I quickly gave him the rundown of our common friends, our connections, and our crossed paths. Once again the smile that lit up the lobby returned to Eddie’s face. We shared a brief introduction of our wives and shook hands, excited to have been reacquainted. He explained he had been coming to Capital Christian Center for church on Sundays for about a year and had not seen me, or at least had not put the two-decade-old separation puzzle together. As we parted, I asked, “What’s been going on?”
He smiled. “Let’s talk it over at lunch.”
A few weeks later, our families gathered after church and I learned everything. And I mean everything. He told me how, after his eight parole violations, he was sent back to prison. His gang in prison had informed all its members that a riot was going to occur, and participation was not optional. The dilemma he faced was the knowledge that if he got nailed in the riot he could add months, if not years, onto his already painful return. With only a glimmer of knowledge of Jesus but a confidence in the truth of Scripture, he decided to stand in his cell door and pray that he would not be sucked into a death sentence.
The echo of the iron doors opening on his cell block marked the beginning of the violent coup. For the first time in years, he whispered, “God, please don’t let me die.” Something profound happened. That whisper for intervention moved Eddie from being a hardened crook on one side of the cross to the other side, just as the criminal long ago cried out: “Today, remember me in paradise.”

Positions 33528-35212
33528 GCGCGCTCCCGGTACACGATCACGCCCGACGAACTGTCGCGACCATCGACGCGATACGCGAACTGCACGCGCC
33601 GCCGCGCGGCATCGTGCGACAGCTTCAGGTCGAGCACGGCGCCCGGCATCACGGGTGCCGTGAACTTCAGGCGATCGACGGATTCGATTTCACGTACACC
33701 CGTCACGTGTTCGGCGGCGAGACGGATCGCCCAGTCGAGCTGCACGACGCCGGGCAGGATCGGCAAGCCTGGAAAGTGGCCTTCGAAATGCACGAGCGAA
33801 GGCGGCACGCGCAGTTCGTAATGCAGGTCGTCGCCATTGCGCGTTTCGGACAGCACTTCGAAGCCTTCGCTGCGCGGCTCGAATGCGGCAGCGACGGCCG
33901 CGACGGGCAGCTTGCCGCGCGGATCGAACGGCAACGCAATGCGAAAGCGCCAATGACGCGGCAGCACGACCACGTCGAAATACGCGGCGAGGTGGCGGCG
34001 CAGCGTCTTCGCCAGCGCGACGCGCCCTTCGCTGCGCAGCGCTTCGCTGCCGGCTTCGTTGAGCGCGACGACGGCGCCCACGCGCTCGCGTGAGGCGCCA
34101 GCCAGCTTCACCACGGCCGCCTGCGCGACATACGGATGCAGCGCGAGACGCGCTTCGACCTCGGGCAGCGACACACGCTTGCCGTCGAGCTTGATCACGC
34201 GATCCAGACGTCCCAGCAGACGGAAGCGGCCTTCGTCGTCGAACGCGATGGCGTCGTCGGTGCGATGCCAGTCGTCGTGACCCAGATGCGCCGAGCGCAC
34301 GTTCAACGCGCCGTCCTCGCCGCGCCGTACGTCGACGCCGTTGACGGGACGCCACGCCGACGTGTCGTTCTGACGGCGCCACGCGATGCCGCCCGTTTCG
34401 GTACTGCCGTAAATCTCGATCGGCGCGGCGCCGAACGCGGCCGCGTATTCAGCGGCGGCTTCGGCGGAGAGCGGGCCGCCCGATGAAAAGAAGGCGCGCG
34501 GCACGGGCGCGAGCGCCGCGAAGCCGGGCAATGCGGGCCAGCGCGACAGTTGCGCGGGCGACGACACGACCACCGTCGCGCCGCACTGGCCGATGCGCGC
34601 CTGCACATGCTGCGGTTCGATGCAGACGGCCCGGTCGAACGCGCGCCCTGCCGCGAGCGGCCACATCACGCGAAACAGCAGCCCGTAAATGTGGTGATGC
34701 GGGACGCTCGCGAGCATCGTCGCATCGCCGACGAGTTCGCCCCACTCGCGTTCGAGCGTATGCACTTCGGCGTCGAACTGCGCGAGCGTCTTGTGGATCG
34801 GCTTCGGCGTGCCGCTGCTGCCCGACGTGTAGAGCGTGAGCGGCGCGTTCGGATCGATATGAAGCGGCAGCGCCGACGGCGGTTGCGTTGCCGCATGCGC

Minutes passed, but it seemed like hours. Eddie crouched, ducked, stood in his cell knowing that his aluminum bunk could not shield him; only God could. Rival gang members walked the cell block tier toward him. They were hunting for the vulnerable and the exposed. They wanted an easy kill. As they ran toward him, he stood, his fear mounting like he had never felt before. Thoughts of his praying mom, his stupid decisions that led him to this point, his wife, his kids, his home, and even thoughts of his childhood flooded his mind in an instant.
With a silent prayer that God would redirect his rivals, he choked out, “Don’t kill me. Let it go. I am done.”
With those words, “Short E” was silenced, and Edward looked at the men with a new vision of humanity. Corrupt as they were, these were two more crooks for whom Jesus died.
“I was shocked. They looked at me and turned the other way,” Edward confessed. “I don’t expect those who have not been in that predicament to fully understand the depth of that miracle. God saved me in that cell.”
Within months, Edward paroled for the last time was finally free.
Years removed, we sat with our families and ate lunch. I was puzzled and perplexed at the transformation that had occurred in his life. As we finished, Eddie answered the question that I had asked nearly two hours earlier when we first sat down, “What has God called you to do?”
“I want to be a pastor. I want to study the Scriptures. I want to give my loyalty and allegiance to God with the same passion I did that gang.” He was convinced.
Less than a week later, he enrolled in Bible college courses through Global University. As he’s taken his perfectionist nature to the academic world, Eddie now frequently calls me to ask for clarity on Scripture. Each day he is reminded of the love Jesus has for him.
He understands that Jesus loves crooks.